No Song is Safe From Us

No Song Is Safe From Us - The NYFOS Blog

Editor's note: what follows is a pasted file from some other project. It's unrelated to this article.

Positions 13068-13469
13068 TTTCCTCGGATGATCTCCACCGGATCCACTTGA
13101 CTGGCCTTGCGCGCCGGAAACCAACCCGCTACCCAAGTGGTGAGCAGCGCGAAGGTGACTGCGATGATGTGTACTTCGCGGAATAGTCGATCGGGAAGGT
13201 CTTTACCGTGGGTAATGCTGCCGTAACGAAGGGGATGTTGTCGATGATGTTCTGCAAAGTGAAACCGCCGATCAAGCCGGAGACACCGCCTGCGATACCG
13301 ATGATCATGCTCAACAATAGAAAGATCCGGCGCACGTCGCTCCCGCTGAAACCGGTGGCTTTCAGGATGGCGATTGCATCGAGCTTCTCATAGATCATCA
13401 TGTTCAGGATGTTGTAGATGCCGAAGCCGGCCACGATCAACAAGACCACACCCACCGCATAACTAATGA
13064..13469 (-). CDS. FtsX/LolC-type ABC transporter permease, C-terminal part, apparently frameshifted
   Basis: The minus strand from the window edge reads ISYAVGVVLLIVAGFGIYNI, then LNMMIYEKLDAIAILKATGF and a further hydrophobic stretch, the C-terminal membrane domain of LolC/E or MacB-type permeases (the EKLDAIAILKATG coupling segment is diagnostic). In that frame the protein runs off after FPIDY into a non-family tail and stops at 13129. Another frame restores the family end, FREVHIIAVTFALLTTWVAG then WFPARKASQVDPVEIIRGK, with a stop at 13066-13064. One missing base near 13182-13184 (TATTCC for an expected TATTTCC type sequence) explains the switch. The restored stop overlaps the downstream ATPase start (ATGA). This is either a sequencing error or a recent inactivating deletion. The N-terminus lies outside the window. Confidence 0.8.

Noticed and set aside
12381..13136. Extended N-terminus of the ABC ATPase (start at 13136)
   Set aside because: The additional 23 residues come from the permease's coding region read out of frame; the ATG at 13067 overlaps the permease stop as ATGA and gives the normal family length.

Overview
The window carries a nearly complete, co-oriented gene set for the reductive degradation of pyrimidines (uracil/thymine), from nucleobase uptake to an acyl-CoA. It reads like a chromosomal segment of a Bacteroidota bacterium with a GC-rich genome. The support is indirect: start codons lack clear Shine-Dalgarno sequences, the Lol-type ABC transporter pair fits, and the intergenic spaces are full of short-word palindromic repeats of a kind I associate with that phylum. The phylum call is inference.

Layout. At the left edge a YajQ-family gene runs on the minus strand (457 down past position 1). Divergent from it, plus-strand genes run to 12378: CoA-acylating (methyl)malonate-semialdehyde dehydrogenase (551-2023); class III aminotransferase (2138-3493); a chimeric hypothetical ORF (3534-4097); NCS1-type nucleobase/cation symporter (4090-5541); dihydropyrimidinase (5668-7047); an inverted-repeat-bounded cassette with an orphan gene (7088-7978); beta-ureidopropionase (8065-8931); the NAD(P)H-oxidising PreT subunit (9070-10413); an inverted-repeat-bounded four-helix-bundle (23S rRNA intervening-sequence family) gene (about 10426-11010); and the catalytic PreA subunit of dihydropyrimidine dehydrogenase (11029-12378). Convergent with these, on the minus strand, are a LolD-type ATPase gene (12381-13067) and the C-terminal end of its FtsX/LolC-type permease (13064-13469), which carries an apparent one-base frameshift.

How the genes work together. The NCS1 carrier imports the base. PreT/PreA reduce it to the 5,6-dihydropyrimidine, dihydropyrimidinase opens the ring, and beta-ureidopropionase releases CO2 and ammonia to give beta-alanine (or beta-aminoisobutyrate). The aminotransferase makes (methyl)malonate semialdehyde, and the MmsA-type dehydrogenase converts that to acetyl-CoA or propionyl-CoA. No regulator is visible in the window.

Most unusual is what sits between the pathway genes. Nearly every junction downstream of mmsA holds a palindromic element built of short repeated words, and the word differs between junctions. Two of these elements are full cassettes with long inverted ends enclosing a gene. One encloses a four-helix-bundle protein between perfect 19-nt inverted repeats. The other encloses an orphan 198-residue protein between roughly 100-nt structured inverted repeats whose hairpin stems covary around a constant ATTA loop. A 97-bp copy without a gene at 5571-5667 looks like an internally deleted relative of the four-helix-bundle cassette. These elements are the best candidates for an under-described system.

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In my mind, J. S. Bach is the greatest composer who ever lived. I know that he never wrote an opera, but my first musical love was choral music, and by extension, sacred music. Even removed from the specific religious context it was written for, there is something sacred and timeless about his music. I said in one of my earlier posts that Strauss’s “Morgen!” captures timelessness the best of any art song. I think the same can be said for much of Bach’s music, except on a much larger scale. This Agnus Dei is excerpted from the famous Mass in B Minor, although it was originally written earlier for a different work. The Mass in B Minor is sort of a “greatest hits” album of all Bach’s best pieces, compiled by the genius himself. I was lucky enough to get to perform the whole work a few years ago, and this piece stuck out to me. It comes at the very end of the work, about 90 minutes in, and stops everyone in their tracks. The simple continuo paired with the haunting melody (sung beautifully by Andreas Scholl here) brings me to tears every time I listen. There is something essential and eternal about Bach’s music, the feeling that no matter what is happening in the world or how much time passes, it will be relevant and transformative. I highly recommend taking the time and listening to the entire mass. I’ve listened through a few times since quarantine began, and each time new pieces stick out to me, and each time I feel much more centered and whole than when I began. Thanks for the beautiful music, Bach. 


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